In 2014, PriceWaterHouse Cooper released a study saying there there were 284,600 conventions, conferences or trade shows in the United States, with over 87 million attendees from around the world. Coupled with the knowledge that North America only accounts for 26% of the world’s exhibition space, and you can begin to see a problem:
How does a business owner possibly decide where their money is best spent?
We asked some experts for tips and tricks to make your conference budget go further, and to help identify the best conferences to visit around the world. Here’s what they had to say:
Share the Love
Connor MacNeil @JumpSuit_Mac
HubSpot’s Inbound is a must-attend for any company seeking to develop or expand their online presence. The three-day conference plays host to innovative speakers such as Malcolm Gladwell and Gary Vaynerchuck while also providing a variety of classroom sessions on and endless topic list.
Inbound is an amazing forum to learn how your brand can compete in an ever-evolving digital marketplace. HubSpot addresses innovation foresight, current strategy advice and general business operations management.
For those on a budget a single ticket can be shared between team members, however only one member can attend classroom events at a time if you deploy this strategy.
Find your Niche
Robyn Davis @Robyn_WINH
I recommend matching the event and participation option to their goals by asking:
Where can they meet the people who are best suited to help them accomplish their goals?
Which format, considering their available resources, is best suited to help them accomplish their goals?
Two key resources small businesses can use to find these events include the Trade Show Calendar (which provides access to a searchable database listing trade shows in various industries, hosted on industry websites). For companies in the tech space, Tech Meme includes a lot of events specifically for startups/small businesses.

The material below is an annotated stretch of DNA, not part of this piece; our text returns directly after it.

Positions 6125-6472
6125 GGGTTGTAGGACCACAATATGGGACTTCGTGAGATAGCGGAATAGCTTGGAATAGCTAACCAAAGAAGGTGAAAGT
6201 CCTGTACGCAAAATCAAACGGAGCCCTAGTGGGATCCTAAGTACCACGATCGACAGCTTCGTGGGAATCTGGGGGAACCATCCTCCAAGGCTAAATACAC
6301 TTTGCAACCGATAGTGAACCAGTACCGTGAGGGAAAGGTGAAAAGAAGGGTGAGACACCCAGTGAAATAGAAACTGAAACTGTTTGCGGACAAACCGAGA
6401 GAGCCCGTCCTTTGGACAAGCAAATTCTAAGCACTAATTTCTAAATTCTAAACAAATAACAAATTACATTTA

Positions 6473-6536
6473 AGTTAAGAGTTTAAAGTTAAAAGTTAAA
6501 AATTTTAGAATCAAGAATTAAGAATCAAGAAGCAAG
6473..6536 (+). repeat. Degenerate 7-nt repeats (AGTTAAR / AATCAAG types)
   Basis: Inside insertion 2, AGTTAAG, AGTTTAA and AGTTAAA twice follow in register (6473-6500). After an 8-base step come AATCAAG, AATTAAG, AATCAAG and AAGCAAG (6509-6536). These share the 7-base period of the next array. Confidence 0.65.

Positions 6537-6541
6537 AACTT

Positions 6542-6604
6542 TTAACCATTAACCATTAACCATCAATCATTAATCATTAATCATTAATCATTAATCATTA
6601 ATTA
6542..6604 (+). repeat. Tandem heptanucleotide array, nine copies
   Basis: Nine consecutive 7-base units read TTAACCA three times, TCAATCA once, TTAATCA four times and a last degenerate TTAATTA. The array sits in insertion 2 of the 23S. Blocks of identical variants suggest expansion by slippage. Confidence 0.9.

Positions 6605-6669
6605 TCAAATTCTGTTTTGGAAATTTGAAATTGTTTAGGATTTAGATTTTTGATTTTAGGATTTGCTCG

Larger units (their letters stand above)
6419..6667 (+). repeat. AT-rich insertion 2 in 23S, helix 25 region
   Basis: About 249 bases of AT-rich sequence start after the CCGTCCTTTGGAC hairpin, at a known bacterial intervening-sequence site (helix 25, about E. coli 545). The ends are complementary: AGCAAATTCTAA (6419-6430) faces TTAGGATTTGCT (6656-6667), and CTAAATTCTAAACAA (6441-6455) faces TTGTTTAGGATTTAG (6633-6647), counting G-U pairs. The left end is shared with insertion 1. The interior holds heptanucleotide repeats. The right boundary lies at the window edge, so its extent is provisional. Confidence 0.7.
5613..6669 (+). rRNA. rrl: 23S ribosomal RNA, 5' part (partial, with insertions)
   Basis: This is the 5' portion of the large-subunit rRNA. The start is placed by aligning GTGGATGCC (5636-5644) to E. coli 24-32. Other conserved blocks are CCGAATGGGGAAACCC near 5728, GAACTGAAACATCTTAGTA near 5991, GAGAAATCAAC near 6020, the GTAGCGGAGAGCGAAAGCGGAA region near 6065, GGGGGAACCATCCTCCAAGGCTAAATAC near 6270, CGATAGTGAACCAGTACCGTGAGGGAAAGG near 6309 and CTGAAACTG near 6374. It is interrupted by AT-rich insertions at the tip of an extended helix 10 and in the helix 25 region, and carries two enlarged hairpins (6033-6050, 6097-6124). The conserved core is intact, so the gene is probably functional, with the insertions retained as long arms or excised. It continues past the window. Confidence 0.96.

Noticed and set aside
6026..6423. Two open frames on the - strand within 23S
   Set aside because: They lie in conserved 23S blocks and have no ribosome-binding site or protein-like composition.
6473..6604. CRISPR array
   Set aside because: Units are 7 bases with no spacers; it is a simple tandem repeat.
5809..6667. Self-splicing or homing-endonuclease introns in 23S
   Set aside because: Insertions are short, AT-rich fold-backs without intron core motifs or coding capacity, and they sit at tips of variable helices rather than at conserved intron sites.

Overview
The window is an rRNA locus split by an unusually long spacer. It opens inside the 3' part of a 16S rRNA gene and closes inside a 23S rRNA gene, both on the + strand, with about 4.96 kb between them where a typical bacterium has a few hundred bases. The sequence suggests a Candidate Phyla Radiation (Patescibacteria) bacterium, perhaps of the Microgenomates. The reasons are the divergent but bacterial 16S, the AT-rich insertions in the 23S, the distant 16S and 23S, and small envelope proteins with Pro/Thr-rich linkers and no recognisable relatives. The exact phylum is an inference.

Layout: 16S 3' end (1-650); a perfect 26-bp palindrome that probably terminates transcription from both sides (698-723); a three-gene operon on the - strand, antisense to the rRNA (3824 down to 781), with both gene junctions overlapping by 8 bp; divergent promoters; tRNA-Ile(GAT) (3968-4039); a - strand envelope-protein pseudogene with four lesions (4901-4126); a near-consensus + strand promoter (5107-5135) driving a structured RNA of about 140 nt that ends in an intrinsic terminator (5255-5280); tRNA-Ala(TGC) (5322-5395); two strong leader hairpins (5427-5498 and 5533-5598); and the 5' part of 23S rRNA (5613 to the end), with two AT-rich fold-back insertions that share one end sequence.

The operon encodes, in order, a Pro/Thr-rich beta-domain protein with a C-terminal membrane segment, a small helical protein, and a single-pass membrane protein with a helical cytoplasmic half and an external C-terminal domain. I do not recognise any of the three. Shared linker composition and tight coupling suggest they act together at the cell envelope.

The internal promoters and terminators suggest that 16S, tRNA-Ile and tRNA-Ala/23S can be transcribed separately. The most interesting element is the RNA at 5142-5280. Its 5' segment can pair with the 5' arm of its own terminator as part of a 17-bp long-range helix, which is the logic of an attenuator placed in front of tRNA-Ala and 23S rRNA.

Lea Hatch @AboveBartending
The best conference we have attended has been The Night Club and Bar convention. An exhibitor’s ticket is only $99 if you register early and the exposure to new products is mind blowing for our staff. The keynote speech as well a pool party and a happy hour party-with free food and drinks-are included with all tickets.
We have attended this conference for three years in a row and each year it gets better and better.
Look the Part
Richard C. Kelleher @phoenixrichard
I’ve snuck into the Inc 5000 in 2012 and 2014.
Ironically, in 2012 I had business at the JW Marriott Desert Ridge resort. As I’m walking through (fortunately I was wearing a suit), someone said I needed to see the speaker in the main showroom. Walked in, no credentials.
It was a very educational speech. Stayed for a few more days (hey, I live less than five miles away).
The Inc 5000 came again in 2014. Once more I was brazen. Again, very educational. Again, no credentials. Except this time, they showered me with trash and trinkets (about $200 worth).
There’s conferences at this resort every week – I’m open to invitations from groups meeting there. Yet, Inc 5000 was the only one I was brazen enough to crash, twice, and it was very educational.
For me as a sole proprietor, I can only choose 1 or 2 conferences per year, and I need to assure I get the biggest bang for my dollars. To me, that means a conference that will be extremely valuable for business development. At this stage, it is about making connections and building a client pipeline.
The conference that I have found the most valuable is the National Gay and Lesbian Chamber of Commerce’s annual Leadership Conference.
For me as a certified diverse supplier, this conference is key to business development.
Many Fortune 500 firms now include LGBT (lesbian, gay, bisexual, transgender) owned businesses in their supplier diversity mix, and this conference offers re-arranged matchmaker sessions with corporate buyers as well as a business expo where I can have short introductory conversations with corporate representatives. What a wonderful oppportunity for a small company like mine!